Monday, 30 April 2012

Milly: Polarization Paradise

I've not been the most active of writers on this blog of late but, fear not, I'm going to write another series of posts as I blog/blather from the field.

Lizard Island, Australia. Photo: Michael Bok.
In just under a month from now, my lab and I (Ecology of Vision Group) will be flying to Australia, Lizard Island, on a mission to unveil more secrets about the vision of marine animals. You may be wondering why it is necessary to travel across the world to do this. Well, aside from the fact that scientific success increases significantly when in an idyllic location (obviously), we need access to Australia's diverse range of reef dwelling beasties, including the charming octopus and the not so charming mantis shrimp, more likely to rip your hand off than to shake it.

A mantis shrimp (stomatopod).
Photo: web.
Our team have collected all of the gear we will be needing for experiments: LCD screens, perspex tubes, lightbulbs, cameras, 3D glasses and milk. Now, it may sound like we are planning to watch a film, but actually we are going to do some serious and exciting science.

The word that binds our research together is polarization. If my colleagues and I were the mince, polarization would be the egg that binds us together forming the burger (?!) that is our group. Slightly off the beaten (egg) track.

Serious science time:

What is polarization?
Unpolarized light coming from a light source is oscillating at all
possible angles in that plane, however, when it is passed through a
filter (polaroid) it becomes polarized, oscillating only at one angle.
When applied to light, polarization means the direction that the light is oscillating in. If you imagine that you are holding a rope and you shake it up and down, waves form, travelling down its length. You can shake the rope from side to side, or also swirl it round forming a rotating pattern that also travels along the rope. This same idea can be applied to light as it too oscillates as it is travelling along as a wave. Just like the wavelength of light can inform an animal of the colour of something it can see, polarization can also provide additional information as light bounces off different structures or is scattered by particles.

How can an animal detect polarized light? 
We, as humans, know that polarized light exists around us, but unfortunately, without polaroid filters, we cannot see it. Unless of course you are one of the lucky few who have deliberately tried to view strong sources of polarized light such as LCD monitor outputs and are now cursed, forever having a strange yellow bow tie shape appear randomly on the desktop. It's called Haidinger's brush if you fancy having a go yourself. To detect polarized light oscillating at one angle, your photoreceptors must be aligned at that same angle, to absorb the maximum amount of light. If your photoreceptor is, say, 90degrees out compared to the polarized light, then it's not going to absorb very efficiently. This sort of arrangement of photoreceptors where one lies at one angle and a second, connected photoreceptor is lined up perpendicular to it, is very common in invertebrates and is the basis for their polarization vision. Simply put, it allows them to compare the outputs of these two receptors and figure out what angle the light is oscillating at.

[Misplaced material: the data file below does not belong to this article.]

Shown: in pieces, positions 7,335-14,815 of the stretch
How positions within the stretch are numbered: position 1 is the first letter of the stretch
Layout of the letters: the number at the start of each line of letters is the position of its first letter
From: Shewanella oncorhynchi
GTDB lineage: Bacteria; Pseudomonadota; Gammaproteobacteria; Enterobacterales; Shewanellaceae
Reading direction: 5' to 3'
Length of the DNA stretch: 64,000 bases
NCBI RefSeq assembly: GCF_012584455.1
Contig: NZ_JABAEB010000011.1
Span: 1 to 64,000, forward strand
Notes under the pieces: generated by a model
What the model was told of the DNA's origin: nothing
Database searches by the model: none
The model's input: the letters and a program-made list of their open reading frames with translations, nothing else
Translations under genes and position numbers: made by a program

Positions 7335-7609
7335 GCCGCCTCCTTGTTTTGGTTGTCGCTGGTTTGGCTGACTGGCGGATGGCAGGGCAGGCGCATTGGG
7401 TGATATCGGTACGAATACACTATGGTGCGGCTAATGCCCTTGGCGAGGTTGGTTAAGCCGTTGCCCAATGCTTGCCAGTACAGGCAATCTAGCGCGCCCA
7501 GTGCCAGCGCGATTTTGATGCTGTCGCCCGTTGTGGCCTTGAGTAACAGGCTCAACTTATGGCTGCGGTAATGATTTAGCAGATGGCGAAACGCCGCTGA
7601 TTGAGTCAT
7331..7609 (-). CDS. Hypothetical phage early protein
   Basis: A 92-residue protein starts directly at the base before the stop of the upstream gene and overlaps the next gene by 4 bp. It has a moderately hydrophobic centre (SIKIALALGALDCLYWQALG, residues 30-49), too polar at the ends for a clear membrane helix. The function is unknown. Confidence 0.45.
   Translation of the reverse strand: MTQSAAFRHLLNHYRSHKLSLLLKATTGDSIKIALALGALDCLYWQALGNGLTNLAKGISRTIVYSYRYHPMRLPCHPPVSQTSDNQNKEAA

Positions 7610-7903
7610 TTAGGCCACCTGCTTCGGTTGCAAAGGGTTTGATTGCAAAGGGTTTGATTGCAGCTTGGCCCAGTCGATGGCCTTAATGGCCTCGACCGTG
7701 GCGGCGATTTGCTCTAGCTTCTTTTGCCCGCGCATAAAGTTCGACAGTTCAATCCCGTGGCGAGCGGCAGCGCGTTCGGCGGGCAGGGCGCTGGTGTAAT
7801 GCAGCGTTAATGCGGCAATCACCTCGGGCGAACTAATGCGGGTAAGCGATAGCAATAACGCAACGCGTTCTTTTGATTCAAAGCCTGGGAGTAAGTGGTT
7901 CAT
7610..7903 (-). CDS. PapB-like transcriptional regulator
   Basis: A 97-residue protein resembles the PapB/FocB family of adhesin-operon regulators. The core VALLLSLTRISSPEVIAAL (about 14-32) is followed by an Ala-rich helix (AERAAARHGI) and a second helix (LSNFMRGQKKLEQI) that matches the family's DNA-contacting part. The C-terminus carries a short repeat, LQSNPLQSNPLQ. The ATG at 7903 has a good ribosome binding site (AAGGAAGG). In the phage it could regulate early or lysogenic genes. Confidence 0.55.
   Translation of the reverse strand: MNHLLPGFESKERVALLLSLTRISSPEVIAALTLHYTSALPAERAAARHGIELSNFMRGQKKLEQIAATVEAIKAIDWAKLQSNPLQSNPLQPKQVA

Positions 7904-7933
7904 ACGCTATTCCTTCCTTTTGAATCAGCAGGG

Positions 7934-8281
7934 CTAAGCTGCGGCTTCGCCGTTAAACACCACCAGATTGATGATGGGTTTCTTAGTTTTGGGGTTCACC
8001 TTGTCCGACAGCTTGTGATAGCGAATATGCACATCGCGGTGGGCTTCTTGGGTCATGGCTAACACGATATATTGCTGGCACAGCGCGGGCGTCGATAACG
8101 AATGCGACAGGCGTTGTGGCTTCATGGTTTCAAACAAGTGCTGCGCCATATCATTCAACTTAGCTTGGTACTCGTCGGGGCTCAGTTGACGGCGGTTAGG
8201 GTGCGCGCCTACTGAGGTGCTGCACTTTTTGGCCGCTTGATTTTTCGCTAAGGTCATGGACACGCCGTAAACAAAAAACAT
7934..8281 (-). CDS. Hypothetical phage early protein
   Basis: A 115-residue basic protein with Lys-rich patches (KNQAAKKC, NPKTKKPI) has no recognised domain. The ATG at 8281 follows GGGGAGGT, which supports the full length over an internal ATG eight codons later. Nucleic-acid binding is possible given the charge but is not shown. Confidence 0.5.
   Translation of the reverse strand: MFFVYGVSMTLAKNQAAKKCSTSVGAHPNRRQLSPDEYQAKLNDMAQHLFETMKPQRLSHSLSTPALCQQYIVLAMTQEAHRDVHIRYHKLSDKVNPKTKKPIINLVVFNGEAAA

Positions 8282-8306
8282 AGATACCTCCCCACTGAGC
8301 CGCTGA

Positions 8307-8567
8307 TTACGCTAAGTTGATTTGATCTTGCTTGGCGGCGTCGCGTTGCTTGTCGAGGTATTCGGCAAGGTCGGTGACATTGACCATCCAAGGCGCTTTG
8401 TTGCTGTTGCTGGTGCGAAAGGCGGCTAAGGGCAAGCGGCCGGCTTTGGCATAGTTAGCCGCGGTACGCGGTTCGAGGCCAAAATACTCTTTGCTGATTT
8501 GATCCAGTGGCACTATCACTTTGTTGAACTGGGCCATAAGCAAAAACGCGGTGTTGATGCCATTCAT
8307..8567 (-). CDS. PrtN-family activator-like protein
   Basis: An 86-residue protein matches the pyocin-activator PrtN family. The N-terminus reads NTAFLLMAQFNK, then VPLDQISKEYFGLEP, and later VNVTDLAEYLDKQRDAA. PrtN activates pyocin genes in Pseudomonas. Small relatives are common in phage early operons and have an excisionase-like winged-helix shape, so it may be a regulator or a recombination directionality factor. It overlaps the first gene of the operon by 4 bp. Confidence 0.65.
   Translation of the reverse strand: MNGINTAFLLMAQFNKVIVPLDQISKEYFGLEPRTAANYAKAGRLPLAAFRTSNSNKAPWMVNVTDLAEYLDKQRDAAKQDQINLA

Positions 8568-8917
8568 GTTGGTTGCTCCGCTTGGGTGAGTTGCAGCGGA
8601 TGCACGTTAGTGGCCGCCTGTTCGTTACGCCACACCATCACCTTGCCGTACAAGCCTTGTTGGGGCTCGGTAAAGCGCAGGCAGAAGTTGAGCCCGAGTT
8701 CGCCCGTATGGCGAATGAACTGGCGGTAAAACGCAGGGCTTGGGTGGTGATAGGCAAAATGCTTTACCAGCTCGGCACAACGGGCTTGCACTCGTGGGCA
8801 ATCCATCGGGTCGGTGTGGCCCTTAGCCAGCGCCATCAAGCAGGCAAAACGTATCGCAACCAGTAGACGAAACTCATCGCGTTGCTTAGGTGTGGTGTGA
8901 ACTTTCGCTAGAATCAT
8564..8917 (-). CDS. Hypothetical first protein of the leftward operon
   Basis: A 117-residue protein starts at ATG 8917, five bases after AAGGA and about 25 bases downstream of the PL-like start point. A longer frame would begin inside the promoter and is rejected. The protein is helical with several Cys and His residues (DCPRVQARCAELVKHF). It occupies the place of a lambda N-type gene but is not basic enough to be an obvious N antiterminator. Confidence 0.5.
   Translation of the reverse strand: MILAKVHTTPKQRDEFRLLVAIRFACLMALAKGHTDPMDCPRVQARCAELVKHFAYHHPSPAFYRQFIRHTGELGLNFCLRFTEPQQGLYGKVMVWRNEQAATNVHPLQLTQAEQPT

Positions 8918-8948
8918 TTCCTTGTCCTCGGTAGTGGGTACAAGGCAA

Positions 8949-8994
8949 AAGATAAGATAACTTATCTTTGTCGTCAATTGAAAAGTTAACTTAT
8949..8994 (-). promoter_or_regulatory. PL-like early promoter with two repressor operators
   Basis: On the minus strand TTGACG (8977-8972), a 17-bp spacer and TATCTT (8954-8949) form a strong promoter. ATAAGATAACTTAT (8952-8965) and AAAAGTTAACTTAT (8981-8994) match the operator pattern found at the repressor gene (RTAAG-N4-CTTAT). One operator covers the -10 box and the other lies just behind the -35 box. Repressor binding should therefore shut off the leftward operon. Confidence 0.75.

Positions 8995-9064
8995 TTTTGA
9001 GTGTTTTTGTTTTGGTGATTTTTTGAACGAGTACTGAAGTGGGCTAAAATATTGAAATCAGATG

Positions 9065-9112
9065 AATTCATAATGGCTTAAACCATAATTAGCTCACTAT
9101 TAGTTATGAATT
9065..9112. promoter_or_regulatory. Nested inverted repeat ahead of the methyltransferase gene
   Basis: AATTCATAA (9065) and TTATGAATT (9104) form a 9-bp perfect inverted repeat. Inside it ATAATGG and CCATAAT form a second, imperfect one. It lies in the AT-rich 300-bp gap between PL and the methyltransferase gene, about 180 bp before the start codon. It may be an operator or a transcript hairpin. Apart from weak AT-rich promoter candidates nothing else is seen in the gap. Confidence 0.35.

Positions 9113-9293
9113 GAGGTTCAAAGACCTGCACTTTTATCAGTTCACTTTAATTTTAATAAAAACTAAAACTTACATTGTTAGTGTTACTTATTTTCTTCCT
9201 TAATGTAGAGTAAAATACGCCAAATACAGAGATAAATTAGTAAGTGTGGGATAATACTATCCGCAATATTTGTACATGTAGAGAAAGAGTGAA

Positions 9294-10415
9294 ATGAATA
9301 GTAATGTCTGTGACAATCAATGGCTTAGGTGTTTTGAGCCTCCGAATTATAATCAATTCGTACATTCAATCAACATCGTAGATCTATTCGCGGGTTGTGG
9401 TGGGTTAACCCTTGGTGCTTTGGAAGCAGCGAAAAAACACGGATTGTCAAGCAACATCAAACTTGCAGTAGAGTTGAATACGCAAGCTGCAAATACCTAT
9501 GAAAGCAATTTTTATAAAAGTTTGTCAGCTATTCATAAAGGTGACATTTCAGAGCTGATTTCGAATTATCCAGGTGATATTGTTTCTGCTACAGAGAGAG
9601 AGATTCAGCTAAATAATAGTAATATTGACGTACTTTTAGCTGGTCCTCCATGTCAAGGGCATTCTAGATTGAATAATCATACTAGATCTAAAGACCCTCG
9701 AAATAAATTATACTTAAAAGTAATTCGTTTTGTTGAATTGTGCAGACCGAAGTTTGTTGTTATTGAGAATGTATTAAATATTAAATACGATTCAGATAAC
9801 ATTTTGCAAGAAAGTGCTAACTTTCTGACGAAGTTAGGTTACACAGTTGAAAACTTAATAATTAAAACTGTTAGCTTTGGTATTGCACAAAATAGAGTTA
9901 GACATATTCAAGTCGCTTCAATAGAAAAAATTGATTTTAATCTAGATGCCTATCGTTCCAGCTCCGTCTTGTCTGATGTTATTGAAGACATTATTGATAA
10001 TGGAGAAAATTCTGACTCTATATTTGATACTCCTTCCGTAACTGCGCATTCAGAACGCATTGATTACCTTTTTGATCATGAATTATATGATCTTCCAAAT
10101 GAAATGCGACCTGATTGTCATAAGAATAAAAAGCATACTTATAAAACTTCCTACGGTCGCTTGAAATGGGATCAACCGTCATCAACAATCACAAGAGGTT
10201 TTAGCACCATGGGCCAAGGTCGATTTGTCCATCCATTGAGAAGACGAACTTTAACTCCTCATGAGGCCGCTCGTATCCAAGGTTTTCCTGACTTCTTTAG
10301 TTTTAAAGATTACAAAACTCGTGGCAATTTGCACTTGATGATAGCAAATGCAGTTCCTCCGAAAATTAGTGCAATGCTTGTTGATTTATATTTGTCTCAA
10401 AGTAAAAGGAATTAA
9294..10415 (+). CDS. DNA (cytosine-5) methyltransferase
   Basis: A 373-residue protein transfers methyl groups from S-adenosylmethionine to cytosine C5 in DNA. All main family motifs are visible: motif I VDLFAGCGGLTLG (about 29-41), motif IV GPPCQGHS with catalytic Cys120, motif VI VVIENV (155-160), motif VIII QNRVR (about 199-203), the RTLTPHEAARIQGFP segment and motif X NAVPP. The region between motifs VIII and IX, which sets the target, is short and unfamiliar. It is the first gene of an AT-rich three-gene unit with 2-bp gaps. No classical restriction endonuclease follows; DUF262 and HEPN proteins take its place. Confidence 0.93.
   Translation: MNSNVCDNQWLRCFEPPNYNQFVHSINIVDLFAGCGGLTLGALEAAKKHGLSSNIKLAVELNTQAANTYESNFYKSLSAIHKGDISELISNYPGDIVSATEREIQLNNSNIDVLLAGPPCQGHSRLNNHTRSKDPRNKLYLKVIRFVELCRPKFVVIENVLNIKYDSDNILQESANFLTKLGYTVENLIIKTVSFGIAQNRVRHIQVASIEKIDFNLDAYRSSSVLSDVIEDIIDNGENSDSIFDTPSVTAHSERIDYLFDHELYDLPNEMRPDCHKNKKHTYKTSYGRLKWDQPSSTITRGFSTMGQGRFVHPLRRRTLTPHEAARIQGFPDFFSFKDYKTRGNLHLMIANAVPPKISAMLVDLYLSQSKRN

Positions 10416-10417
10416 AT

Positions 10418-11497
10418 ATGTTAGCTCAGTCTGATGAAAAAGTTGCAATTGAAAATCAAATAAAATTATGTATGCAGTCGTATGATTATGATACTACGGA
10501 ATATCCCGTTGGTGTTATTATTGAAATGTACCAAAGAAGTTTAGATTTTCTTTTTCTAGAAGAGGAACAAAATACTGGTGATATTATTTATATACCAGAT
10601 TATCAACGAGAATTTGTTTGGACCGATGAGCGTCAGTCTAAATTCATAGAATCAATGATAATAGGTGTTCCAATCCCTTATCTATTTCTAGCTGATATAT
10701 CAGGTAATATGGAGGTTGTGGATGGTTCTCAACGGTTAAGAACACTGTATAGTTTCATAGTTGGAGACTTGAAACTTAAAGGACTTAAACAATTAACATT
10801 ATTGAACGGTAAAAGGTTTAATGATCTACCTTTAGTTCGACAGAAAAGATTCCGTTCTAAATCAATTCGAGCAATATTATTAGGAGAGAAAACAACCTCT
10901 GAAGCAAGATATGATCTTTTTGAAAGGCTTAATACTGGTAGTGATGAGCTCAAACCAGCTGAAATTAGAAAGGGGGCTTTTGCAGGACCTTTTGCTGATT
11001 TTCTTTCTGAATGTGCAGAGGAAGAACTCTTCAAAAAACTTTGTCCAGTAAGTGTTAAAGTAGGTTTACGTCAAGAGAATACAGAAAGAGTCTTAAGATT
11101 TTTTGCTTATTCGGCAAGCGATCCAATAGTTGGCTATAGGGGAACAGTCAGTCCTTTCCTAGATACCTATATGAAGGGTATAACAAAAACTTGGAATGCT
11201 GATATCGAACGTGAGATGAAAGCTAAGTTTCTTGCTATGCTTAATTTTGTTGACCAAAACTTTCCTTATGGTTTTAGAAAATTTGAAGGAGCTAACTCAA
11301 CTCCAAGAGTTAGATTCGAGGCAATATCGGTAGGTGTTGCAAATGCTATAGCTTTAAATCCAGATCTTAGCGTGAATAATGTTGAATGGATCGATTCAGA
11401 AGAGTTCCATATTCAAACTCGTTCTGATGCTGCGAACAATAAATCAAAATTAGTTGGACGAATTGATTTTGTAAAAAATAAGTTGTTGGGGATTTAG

Why is polarization vision useful?
Unpolarized light bouncing off the surface of the
water becoming polarized horizontally.
Photo: Wehner (2001).
At first it might sound like polarization vision could be disadvantageous, since you have the potential to lose information every time polarized light hits your receptors at the wrong angle. What it does do, however, is convey valuable information. When light bounces off a shiny surface, such as water, much of the reflected light becomes horizontally polarized (oscillating at the same angle as the water's surface). If the light hits the water at Brewster's Angle, then all of the light is horizontally polarized. Now, imagine that you are a water-seeking insect where the survival of your species depends on you reaching water to mate and lay your eggs. Some strong selection pressures there. If you have receptors aligned horizontally and pointing down towards the ground, you have a perfect water detecting device. This is a common feature of water-seeking insects. Unfortunately, lots of man-made surfaces are shiny so if you have ever wondered why you find dead beetles and mayflies on the highly reflective bonnet of your you know. Polarization vision isn't just useful for this one task, light is also polarized as it travels through scattering media such as water, or the atmosphere. As the light scatters it becomes polarized at an angle depending on the incident light. If this is happening millions of times in the sky as the light travels towards the Earth, a predictable pattern is formed which acts as a map to navigation and orientation in bees, beetles and other insects where the landscape is complex, moving and changing or devoid of any useful visual landmarks on the ground. The same applies underwater.

Invertebrates such as insects, crabs and cuttlefish have polarization
sensitive cells in the eye consisting of perpendicularly oriented
light absorbing microvilli. You can see the two orientations in the
TEM image of dragonfly photoreceptors above.
Photo: Meyer and Labhart (1993)

I still haven't got to the bit where I explain what we are doing in Australia. I think that is quite enough for one post, time for a cup of tea.


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